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Ex-Sunny Hills Star Pizula Playing Big Again Along Rio Grande : Football: New Mexico State has improved, thanks to the efforts of this running back.

HOW THEY'RE DOING: One in a series

October 06, 1994|LON EUBANKS | TIMES STAFF WRITER

Brian Pizula had an outstanding high school football career at Sunny Hills in Fullerton, but his chances for success as a college running back were open to debate.

"There probably are 2,000 backs coming out of high school every year with Brian's physical attributes," said his high school coach, Tim Devaney. "He was 5-11 and around 190 pounds, and could run 4.7 in the 40. But you know how college recruiters are. They're always looking for running backs who are bigger, stronger and can run a 4.6 instead of a 4.7."

Even though he ran for more than 1,000 yards two consecutive years at Sunny Hills, Pizula was an "everyman" as a college running back prospect. But that didn't dim his hopes for the future, even if recruiters weren't beating down the doors to sign him.

"There was some interest in him," said Devaney. "Nevada recruited him along with New Mexico State, but I think one of our former players who played at New Mexico State, David Chisum, had something to do with New Mexico State getting involved too. And I told them that there was a lot more to Brian than just being 5-11 and 190."

That support has turned out to be justified, based on Pizula's performance for New Mexico State his senior season. He has had two consecutive strong performances, rushing for 300 yards in the last two games.

Two weeks ago, Pizula was honored as Big West Conference back of the week for his play in a 24-17 victory over Arkansas State. He rushed for 183 yards, caught two passes for 14 and had a 16-yard kickoff return for a total of 213 yards. In a program known more for passing than the running game, it was the best one-game rushing effort at the school in more than a decade.

Last weekend, Pizula had another good game, even though the Aggies were beaten by Nevada Las Vegas, 31-27. Pizula ran for 117 yards in 23 carries and caught six passes for 70 yards.

He now ranks fourth in the conference in rushing with an average of 71.4 yards per game.

"I feel as though I've been improving every game and I feel good about that," Pizula said. "I was just disappointed that we didn't win last weekend. That was a tough loss for us. But I feel good about the way I've played, especially lately."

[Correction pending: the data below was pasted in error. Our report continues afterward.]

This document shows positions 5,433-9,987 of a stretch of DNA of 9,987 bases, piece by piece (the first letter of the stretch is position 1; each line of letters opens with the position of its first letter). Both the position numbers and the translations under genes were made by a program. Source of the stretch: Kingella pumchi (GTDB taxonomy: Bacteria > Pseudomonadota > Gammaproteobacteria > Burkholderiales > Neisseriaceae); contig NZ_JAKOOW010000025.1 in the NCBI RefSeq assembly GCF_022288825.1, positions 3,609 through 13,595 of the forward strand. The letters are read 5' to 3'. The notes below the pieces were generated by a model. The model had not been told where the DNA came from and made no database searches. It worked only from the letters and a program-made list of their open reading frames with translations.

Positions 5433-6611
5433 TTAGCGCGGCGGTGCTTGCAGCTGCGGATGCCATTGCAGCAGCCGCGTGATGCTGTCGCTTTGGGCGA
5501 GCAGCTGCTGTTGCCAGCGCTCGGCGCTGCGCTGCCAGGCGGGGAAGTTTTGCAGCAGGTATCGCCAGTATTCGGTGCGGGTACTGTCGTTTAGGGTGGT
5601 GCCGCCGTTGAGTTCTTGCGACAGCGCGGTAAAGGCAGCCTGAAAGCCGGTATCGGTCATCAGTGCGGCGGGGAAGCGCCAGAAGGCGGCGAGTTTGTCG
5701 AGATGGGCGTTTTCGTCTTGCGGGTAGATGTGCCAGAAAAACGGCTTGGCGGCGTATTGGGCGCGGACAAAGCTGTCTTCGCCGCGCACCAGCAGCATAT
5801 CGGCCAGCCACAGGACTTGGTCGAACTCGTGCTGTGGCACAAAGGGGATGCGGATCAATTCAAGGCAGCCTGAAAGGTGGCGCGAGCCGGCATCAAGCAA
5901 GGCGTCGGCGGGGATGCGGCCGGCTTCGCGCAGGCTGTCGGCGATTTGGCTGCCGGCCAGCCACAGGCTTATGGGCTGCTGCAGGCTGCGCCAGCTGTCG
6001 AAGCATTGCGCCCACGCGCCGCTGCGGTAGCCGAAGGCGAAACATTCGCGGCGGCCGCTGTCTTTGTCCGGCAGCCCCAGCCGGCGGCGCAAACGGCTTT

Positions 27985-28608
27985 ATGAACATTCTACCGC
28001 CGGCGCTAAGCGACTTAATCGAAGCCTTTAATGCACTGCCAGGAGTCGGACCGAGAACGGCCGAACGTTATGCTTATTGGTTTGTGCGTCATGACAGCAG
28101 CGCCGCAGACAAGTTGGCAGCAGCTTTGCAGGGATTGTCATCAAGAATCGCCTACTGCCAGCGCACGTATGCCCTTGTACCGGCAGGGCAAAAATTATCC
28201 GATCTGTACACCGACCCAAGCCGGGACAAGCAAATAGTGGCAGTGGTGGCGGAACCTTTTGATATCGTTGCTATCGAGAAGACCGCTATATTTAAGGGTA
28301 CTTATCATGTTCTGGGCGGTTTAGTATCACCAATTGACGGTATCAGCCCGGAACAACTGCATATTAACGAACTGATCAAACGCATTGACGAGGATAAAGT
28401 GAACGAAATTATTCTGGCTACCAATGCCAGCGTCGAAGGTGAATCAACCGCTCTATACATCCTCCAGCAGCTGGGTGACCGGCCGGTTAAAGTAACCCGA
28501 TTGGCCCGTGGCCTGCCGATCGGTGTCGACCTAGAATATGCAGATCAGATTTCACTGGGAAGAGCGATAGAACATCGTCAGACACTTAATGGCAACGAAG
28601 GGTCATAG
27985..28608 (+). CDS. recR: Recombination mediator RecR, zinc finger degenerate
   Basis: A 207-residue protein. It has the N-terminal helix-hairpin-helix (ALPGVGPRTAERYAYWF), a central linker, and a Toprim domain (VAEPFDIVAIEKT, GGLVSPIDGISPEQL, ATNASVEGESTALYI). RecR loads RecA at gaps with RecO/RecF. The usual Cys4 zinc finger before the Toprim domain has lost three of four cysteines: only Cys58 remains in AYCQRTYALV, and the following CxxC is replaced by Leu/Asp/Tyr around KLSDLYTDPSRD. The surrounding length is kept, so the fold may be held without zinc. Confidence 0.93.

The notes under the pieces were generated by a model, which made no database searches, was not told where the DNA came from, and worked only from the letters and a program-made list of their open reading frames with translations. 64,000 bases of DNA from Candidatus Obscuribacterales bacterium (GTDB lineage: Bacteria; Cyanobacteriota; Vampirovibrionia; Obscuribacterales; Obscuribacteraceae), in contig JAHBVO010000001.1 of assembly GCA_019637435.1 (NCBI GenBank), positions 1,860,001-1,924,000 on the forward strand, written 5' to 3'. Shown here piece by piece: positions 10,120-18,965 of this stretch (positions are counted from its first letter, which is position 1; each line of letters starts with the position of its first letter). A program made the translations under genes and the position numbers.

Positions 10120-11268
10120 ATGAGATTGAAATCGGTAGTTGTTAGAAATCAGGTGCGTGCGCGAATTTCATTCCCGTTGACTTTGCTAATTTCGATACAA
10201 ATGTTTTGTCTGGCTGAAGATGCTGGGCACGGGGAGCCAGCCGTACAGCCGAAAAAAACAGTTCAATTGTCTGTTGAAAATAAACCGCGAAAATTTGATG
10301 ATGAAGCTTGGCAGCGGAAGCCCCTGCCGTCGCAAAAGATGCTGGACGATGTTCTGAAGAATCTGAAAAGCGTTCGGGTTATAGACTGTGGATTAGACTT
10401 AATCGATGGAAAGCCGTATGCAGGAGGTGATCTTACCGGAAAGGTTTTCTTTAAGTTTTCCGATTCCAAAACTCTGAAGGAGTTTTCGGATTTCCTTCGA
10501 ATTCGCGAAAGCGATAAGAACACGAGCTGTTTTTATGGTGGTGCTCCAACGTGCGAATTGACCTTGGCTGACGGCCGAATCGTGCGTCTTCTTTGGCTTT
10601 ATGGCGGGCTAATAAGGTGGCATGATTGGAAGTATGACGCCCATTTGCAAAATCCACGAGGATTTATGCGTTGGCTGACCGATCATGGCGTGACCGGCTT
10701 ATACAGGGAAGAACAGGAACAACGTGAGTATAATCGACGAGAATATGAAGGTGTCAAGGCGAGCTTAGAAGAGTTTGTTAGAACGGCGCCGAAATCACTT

Earlier this season, Pizula also had a game-winning touchdown catch with slightly more than a minute left in a 23-22 victory over Texas El Paso. "We had a third and six on the 10-yard line, and they were looking for a run, so it really worked," Pizula said.

New Mexico State Coach Jim Hess calls Pizula "a throwback to another era" because of his ability to run, catch and block well.

"We've been going to him a lot more lately, too, because he's been the one with the hot hand," Hess said. "He's had a tremendous number of big plays in the last three games. And we've probably been running the ball a little more because of him, too. Even though he's not real fast, he has a good eye for finding the opening."

The Aggies are 2-3 for the season, but two of those losses came against top 10 teams, Florida and Arizona. Those were "money games" for the New Mexico State program, although they resulted in one-sided losses. Florida won, 70-21, and Arizona, 44-0.

"I liked playing that kind of competition, even if it turned out the way it did," Pizula said. "I think I had some good moments, especially blocking, in both those games."

The Aggies have six Big West games left, and Pizula is optimistic about his team's chances despite the loss to UNLV. "We should be in good shape in the Big West," he said.

This is Pizula's second season as a starter. He was the team's second-leading ball carrier as a junior with 334 yards in 70 carries, an average of 4.8 yards. He also accounted for 200 more yards as a receiver for a team that finished 6-5.

"We were 1-10 my first year and 2-9 the second, so the program is improving each year, and I feel good about being a part of that," he said.

Devaney also is pleased about Pizula's success this season.

"Brian's strength always has been his versatility," Devaney said. In high school, Pizula was part of a backfield that also included two other strong runners, Kenny Overby and Mike Sullivan.

"Ken was a tough power runner, and Mike a slasher, but Brian had the assets of both and could run equally as well inside and outside," Devaney said.

"Brian has seemed to get better every year. And I think he's really showed what he's capable of this season. When I talked to their coaches when they were recruiting him, I told them then that he was the kind of player every school needs in its program. He's really unselfish, and what he cares about is winning."

Pizula's recent success has given him a flicker of hope that he might even be able to play the game on a higher level again as a pro, even though his physical stature still is not what pro scouts look for when they rate prospects.

"I'm just taking it one step at a time right now," he said.

As Devaney says, don't count him out.

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